0.001*

 "Grown-up children, who live near their parents, should visit them at least once a week"

37.5 (9)

54 (26)

70 (6)

86 (4)

- (0)

0.039

Social Contacts

Very well

Good

Moderate

Poor

None

 

 How well do your neighbors interact with one another?

30.8 (11)

63 (33)

94 (1)

- (0)

- (0)

0.022

 

Very unfortunate

Unfortunate

Do not matter

Positive

Very positive

 

 How would you feel if your neighbors moved away?

30.3 (7)

52 (24)

74 (14)

- (0)

- (0)

0.024

 

As little as possible

Greet in passing

Talk once in while

Visit once in a while

Frequent contact

 

To what degree should neighbors have contact with one another?

86.3 (2)

74 (1)

63 (20)

51 (12)

39 (10)

0.019

 

Yes

No

Not answered

 

 Are you a member of a club?

71.8 (25)

37 (19)

1.9 (1)

 

0.003*

Cultural Integration & Conceptualization

Strongly agree

Agree

Agree/disagree

Disagree

Strongly disagree

 

 "It is more important for boys to earn their own money than for girls"

- (0)

32 (11)

44 (3)

56 (8)

68 (23)

0.020

 "Elderly people should be able to live with their children"

32.3 (8)

51 (22)

70 (11)

88 (4)

- (0)

0.014

 "Parents should allow their grown-up children to live in their home"

30.7 (6)

49 (19)

67 (17)

85 (3)

- (0)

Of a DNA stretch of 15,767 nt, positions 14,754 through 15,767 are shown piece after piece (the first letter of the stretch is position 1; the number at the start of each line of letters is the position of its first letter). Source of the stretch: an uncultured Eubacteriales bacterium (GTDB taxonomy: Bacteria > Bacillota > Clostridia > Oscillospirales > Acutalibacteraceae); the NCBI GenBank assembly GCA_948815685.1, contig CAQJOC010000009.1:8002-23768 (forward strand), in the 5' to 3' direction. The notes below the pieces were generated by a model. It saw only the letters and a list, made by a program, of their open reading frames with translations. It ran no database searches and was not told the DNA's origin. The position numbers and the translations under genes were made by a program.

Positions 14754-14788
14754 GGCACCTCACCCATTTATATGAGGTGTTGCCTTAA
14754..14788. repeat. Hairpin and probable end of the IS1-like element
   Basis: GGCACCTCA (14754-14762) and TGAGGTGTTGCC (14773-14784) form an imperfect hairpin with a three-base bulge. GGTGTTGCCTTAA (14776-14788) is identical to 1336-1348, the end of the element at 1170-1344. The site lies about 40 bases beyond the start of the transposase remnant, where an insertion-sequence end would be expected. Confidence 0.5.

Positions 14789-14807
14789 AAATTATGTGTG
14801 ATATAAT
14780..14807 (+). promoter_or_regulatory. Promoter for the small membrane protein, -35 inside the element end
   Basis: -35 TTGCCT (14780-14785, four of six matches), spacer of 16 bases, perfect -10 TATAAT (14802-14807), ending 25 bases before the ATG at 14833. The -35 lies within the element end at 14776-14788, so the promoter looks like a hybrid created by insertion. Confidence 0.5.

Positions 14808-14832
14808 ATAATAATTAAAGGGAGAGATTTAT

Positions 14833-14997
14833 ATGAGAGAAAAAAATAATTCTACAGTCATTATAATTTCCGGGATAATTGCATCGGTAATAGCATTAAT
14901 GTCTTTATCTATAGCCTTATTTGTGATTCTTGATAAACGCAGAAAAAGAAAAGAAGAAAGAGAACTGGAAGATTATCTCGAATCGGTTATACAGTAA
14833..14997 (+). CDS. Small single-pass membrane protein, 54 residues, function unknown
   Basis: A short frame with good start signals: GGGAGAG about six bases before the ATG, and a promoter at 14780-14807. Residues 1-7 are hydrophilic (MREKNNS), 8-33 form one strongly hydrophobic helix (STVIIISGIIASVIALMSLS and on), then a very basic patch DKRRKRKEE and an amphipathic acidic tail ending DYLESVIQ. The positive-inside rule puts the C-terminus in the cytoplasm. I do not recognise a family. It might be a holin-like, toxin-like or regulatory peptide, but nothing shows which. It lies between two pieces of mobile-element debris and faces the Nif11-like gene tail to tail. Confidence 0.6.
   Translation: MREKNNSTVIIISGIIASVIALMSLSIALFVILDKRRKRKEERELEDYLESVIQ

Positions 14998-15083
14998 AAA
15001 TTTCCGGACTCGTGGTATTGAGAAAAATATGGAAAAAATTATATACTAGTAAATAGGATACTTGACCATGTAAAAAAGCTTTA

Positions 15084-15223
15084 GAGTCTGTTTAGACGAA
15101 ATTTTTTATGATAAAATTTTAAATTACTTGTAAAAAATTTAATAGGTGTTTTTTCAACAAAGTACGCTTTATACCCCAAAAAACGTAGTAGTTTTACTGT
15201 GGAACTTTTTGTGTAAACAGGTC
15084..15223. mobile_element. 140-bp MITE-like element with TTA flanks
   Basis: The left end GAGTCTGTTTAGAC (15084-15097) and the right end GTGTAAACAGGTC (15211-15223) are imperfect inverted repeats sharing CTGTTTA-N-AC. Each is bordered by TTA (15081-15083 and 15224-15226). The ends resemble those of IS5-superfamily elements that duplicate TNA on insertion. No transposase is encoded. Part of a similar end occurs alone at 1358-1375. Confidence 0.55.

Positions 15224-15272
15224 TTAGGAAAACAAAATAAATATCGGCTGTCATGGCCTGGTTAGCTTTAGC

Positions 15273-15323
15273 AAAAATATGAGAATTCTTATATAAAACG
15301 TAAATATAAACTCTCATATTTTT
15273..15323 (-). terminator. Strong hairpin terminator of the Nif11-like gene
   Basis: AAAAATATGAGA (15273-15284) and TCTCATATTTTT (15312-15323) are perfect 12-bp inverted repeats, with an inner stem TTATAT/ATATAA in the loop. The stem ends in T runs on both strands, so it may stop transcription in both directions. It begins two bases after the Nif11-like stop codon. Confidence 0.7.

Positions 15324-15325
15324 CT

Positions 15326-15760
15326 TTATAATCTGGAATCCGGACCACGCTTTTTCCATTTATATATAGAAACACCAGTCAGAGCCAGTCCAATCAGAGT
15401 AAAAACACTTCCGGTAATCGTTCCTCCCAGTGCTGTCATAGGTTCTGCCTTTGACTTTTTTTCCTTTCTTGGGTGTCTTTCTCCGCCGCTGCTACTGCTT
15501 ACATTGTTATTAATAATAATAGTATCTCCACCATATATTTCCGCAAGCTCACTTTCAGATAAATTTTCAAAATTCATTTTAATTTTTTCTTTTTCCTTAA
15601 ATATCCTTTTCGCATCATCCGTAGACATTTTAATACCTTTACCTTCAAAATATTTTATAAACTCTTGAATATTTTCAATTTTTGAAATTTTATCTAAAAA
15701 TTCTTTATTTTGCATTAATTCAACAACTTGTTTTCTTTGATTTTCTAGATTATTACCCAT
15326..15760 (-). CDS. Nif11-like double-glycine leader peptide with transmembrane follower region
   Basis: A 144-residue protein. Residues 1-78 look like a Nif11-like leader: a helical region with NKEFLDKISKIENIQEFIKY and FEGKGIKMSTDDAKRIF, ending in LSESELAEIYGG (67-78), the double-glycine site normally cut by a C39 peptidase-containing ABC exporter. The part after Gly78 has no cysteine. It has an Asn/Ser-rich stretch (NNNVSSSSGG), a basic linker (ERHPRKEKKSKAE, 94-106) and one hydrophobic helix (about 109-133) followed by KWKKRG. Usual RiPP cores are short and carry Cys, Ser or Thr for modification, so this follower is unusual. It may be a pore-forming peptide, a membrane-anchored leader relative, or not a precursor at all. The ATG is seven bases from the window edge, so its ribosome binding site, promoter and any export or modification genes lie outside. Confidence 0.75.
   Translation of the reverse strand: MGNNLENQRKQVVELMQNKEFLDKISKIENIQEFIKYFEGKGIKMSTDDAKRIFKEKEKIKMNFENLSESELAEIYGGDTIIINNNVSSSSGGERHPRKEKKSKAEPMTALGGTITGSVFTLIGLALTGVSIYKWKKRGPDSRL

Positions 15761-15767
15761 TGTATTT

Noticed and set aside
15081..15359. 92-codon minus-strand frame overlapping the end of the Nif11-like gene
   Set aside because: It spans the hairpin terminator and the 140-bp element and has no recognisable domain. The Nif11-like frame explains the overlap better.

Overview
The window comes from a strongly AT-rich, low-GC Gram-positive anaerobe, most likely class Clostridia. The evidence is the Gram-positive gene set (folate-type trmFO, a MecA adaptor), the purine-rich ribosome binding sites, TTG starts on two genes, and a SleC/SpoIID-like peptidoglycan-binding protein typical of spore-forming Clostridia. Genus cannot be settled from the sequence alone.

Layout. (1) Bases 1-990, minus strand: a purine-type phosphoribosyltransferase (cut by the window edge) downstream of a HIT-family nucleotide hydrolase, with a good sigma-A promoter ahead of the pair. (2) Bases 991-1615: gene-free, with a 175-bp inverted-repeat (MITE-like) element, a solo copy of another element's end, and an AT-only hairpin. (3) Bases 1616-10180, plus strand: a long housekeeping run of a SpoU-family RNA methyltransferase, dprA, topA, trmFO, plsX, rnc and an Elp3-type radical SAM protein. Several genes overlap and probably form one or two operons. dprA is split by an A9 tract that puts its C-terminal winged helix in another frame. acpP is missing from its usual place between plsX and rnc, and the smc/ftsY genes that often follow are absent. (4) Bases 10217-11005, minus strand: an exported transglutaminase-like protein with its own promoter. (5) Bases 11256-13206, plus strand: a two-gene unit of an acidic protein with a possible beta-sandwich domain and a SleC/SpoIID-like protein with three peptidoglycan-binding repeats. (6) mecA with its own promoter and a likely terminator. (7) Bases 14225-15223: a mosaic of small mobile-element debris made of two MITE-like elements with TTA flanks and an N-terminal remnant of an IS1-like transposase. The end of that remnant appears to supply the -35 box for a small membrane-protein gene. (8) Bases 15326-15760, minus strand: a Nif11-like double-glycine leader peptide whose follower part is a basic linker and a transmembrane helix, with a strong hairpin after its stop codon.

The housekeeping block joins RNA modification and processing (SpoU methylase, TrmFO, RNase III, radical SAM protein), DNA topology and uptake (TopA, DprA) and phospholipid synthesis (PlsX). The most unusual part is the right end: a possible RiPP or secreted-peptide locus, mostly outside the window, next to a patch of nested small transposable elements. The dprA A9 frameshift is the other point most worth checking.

0.026

 "Nowadays, people are getting divorced too easily"

30.3 (6)

44 (12)

58 (12)

72 (15)

- (0)

0.023

 "Elderly family members have more to say when making an important decision than do younger ones"

- (0)

41 (17)

54 (6)

66 (20)

79 (2)

0.005*

 "In the Netherlands, people speak too openly about sexuality"

33.5 (6)

46 (15)

58 (8)

71 (15)

83 (1)

0.033

 "Certain sectors of the economy only keep going because of non-native employees"

32.3 (6)

49 (20)

65 (13)

81 (6)

- (0)

0.026

 

Yes

A little

No

Absolutely not

 

 "Dutch people are reticent"

28.6 (5)

48 (20)

67 (17)

86 (3)

 

0.021

Lazy Eye

Strongly agree

Agree

Agree/disagree

Disagree

Strongly disagree

 

 "My child has difficulty playing outside when he/she wears the patch"

0 (1)

- (0)

29 (6)

50 (16)

(22) 70

0.007*

 

(Almost) never

Occasionally

Sometimes

Often

(Almost) always

 

 "My child is less active when he/she is being treated"

66.2 (24)

51 (11)

36 (9)

21 (1)

- (0)

0.046